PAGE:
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Airlines accept billions in coronavirus aid in a bid to keep workers afloat

Officials say federal assistance will help carriers avoid involuntary furloughs

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Photo (c) Smitt - Getty Images
Amid a plunge in demand for air travel, several airlines announced on Tuesday that they reached agreements with the Treasury Department for billions in government grants to help mitigate the impact of virus-prevention measures.

Measures to slow the spread of COVID-19 have included urging consumers to stay home, grounding planes, and asking employees to take voluntary unpaid leave. Airlines -- including American, Delta, United, Southwest, Spirit, JetBlue, Alaska -- applied to receive a cut of $25 billion in payroll grants established under the CARES Act in an effort to keep pilots, flight attendants, and other airline employees on payrolls through September.

In a statement, Treasury Secretary Steven Mnuchin announced that several carriers would be receiving federal assistance from the Payroll Support Program.

“We welcome the news that a number of major airlines intend to participate in the Payroll Support Program,” he said. “This is an important CARES Act program that will support American workers and help preserve the strategic importance of the airline industry while allowing for appropriate compensation to the taxpayers.” 

Airlines receiving aid

Officials from American Airlines said this week that the Treasury Department approved $5.8 billion in assistance. 

“By accepting these funds, we have happily agreed to not involuntarily furlough or reduce the hourly pay rates of our U.S.-based team members through Sept. 30, at which point we hope and expect that Americans are regularly flying again,” American’s CEO, Doug Parker, and the airline’s president, Robert Isom, wrote in a memo to employees.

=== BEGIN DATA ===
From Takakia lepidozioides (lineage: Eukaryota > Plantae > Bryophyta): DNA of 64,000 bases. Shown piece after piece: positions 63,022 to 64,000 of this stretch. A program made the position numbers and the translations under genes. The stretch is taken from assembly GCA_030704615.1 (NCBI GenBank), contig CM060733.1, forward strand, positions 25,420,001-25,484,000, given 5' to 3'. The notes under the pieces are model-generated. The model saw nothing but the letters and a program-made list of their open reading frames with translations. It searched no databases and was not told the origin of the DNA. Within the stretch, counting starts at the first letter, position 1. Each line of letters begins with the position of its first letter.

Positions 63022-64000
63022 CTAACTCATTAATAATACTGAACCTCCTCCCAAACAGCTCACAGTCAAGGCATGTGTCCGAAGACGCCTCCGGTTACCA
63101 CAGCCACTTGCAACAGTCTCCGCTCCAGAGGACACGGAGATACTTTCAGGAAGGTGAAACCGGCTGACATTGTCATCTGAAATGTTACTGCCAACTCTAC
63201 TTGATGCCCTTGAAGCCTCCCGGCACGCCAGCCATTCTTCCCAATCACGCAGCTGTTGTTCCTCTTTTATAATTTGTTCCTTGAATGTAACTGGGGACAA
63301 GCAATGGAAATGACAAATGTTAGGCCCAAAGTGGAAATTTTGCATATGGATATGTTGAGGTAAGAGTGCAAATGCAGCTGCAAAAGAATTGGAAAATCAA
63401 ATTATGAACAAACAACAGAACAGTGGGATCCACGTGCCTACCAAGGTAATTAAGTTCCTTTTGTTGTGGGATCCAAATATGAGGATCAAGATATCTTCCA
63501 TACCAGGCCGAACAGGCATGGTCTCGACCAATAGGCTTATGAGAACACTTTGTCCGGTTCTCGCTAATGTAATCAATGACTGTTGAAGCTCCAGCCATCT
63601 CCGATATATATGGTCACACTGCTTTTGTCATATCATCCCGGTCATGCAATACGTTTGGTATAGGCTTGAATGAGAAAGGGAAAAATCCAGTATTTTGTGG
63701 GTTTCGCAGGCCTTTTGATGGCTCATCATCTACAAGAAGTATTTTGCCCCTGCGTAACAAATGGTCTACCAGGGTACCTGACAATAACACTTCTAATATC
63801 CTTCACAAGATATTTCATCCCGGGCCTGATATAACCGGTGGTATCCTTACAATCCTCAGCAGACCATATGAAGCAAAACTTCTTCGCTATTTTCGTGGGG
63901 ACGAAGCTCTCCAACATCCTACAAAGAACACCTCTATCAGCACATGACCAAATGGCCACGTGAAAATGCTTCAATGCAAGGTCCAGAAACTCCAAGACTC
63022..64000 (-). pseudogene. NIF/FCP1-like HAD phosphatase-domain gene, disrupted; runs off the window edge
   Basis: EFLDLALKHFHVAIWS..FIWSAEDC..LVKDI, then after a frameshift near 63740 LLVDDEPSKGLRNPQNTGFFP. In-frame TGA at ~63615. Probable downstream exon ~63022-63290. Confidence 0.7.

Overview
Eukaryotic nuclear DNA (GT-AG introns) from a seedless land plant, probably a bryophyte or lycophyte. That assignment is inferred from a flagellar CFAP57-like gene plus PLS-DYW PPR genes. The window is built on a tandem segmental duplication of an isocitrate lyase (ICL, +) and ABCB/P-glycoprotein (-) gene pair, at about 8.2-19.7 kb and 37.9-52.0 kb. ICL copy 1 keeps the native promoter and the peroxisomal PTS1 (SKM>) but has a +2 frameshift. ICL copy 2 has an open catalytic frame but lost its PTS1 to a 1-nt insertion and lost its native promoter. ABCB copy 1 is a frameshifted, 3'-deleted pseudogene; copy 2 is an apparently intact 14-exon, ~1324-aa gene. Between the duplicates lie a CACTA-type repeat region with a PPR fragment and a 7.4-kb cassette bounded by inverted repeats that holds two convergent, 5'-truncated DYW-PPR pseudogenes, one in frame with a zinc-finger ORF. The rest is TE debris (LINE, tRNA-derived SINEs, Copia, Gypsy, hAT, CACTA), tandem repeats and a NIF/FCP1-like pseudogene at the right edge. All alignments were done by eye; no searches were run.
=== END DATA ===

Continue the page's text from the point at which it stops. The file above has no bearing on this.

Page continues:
Southwest said it expects to receive $3.2 billion under the program, more than $2.3 billion in payroll support, and a 10-year low-interest loan of nearly $1 billion. Delta said its deal with the Treasury Department will yield a $5.4 billion loan, which will include a 10-year, $1.6 billion, unsecured-loan. JetBlue said it will get $935.8 million. Of that figure, close to $251 million will come in the form of a loan.

“We welcome the news that a number of major airlines intend to participate in the Payroll Support Program,” the Treasury Department said in a statement. “This is an important CARES Act program that will support American workers and help preserve the strategic importance of the airline industry while allowing for appropriate compensation to the taxpayers.”

Sara Nelson, president of the Association of Flight Attendants, called the coronavirus relief deal “unprecedented.” 

“This is an unprecedented accomplishment—a truly workers-first stimulus that keeps people connected to their jobs and provides stability and hope to millions of aviation workers and sets a template we must now work to extend to every worker,” she said.

Mnuchin said the Department will work to “finalize the necessary agreements and disburse funds as quickly as possible.”

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